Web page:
The presence of our naval vessels which are now in the vicinity of the disturbed localities affords opportunities to acquire a measure of familiarity with the condition of affairs and will enable us to take suitable steps for the protection of any interests of our countrymen within reach of our ships that might be found imperiled.

The Ottoman Government has lately issued an imperial irade exempting forever from taxation an American college for girls at Scutari. Repeated assurances have also been obtained by our envoy at Constantinople that similar institutions maintained and administered by our countrymen shall be secured in the enjoyment of all rights and that our citizens throughout the Empire shall be protected.

The Government, however, in view of existing facts, is far from relying upon such assurances as the limit of its duty. Our minister has been vigilant and alert in affording all possible protection in individual cases where danger threatened or safety was imperiled. We have sent ships as far toward the points of actual disturbance as it is possible for them to go, where they offer refuge to those obliged to flee, and we have the promise of other powers which have ships in the neighborhood that our citizens as well as theirs will be received and protected on board those ships. On the demand of our minister orders have been issued by the Sultan that Turkish soldiers shall guard and escort to the coast American refugees.

These orders have been carried out, and our latest intelligence gives assurance of the present personal safety of our citizens and missionaries. Though thus far no lives of American citizens have been sacrificed, there can be no doubt that serious loss and destruction of mission property have resulted from riotous conflicts and outrageous attacks.

By treaty several of the most powerful European powers have secured a right and have assumed a duty not only in behalf of their own citizens and in furtherance of their own interests, but as agents of the Christian world. Their right is to enforce such conduct of Turkish government as will restrain fanatical brutality, and if this fails their duty is to so interfere as to insure against such dreadful occurrences in Turkey as have lately shocked civilization. The powers declare this right and this duty to be theirs alone, and it is earnestly hoped that prompt and effective action on their part will not be delayed.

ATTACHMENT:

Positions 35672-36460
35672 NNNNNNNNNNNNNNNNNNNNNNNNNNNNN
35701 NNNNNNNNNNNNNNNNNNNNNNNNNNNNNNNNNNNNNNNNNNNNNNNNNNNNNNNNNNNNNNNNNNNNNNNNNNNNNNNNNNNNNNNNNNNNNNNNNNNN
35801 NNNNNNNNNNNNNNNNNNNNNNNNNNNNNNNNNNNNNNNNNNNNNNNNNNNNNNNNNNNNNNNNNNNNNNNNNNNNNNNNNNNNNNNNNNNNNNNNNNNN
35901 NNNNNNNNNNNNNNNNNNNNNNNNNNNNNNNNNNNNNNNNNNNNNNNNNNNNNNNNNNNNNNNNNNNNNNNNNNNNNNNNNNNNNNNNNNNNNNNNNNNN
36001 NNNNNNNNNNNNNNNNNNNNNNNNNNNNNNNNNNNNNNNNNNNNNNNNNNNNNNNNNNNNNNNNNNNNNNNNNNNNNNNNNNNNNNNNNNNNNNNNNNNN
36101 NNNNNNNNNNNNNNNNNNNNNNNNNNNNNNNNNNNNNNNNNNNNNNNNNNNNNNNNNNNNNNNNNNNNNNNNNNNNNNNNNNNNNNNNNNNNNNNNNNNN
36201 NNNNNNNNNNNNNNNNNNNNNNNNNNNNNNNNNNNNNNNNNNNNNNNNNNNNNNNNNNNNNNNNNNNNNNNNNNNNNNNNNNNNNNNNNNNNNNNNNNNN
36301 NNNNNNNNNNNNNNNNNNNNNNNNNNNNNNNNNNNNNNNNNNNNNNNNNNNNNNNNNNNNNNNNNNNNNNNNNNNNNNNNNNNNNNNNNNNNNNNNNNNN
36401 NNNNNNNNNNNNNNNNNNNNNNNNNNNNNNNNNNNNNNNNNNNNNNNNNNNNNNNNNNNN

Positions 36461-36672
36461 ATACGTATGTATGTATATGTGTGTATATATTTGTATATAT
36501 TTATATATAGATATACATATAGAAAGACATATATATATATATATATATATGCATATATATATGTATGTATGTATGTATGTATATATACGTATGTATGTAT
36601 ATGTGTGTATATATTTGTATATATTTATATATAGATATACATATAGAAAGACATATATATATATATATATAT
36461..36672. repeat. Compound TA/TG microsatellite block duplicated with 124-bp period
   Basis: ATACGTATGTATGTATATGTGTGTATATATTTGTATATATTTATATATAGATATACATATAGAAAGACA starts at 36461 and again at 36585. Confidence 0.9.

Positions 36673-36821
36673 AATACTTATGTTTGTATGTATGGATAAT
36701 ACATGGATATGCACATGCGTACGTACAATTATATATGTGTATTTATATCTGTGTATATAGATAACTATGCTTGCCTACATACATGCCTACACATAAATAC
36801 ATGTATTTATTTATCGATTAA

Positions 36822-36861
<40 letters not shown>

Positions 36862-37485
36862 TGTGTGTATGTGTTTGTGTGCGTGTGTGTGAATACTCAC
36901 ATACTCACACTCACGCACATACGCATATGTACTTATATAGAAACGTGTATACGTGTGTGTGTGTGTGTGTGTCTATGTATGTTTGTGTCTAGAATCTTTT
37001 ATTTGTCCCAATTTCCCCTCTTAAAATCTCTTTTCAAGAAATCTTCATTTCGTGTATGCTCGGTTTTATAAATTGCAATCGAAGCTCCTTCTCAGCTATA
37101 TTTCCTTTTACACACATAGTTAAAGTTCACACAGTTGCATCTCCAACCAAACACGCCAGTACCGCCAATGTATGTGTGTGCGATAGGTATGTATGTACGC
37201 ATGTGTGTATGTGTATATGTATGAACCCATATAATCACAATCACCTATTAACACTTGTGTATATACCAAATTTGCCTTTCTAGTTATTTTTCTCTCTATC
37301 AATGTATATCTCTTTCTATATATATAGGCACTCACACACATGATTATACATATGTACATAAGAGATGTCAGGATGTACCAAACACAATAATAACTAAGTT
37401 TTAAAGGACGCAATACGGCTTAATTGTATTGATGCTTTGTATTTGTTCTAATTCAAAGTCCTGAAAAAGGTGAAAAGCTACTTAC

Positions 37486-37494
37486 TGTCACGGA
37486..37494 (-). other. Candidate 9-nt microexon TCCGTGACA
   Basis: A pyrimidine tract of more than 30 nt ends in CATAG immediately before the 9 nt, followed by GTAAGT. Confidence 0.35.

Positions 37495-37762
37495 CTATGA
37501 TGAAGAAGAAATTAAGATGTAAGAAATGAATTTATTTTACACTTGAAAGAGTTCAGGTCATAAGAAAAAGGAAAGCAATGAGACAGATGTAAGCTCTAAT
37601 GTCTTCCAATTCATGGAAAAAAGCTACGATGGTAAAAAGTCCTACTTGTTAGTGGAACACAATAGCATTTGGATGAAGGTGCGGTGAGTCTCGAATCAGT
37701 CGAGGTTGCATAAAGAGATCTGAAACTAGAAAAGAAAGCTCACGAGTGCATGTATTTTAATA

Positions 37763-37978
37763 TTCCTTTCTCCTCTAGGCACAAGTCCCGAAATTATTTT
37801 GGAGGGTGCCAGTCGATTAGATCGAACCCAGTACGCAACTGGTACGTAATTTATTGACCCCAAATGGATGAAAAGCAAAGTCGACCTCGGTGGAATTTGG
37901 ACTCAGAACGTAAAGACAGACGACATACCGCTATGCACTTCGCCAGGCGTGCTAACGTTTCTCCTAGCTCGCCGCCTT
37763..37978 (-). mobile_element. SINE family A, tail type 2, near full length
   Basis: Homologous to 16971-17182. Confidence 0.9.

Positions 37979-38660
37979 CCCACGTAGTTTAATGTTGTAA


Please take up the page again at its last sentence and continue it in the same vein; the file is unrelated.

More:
The new consulates at Erzerum and Harpoot, for which appropriation was made last session, have been provisionally filled by trusted employees of the Department of State. These appointees, though now in Turkey, have not yet received their exequaturs.

The arbitration of the claim of the Venezuela Steam Transportation Company under the treaty of January 19, 1892, between the United States and Venezuela, resulted in an award in favor of the claimant.

The Government has used its good offices toward composing the differences between Venezuela on the one hand and France and Belgium on the other growing out of the dismissal of the representatives of those powers on the ground of a publication deemed offensive to Venezuela. Although that dismissal was coupled with a cordial request that other more personally agreeable envoys be sent in their stead, a rupture of intercourse ensued and still continues.

In view of the growth of our interests in foreign countries and the encouraging prospects for a general expansion of our commerce, the question of an improvement in the consular service has increased in importance and urgency. Though there is no doubt that the great body of consular officers are rendering valuable services to the trade and industries of the country, the need of some plan of appointment and control which would tend to secure a higher average of efficiency can not be denied.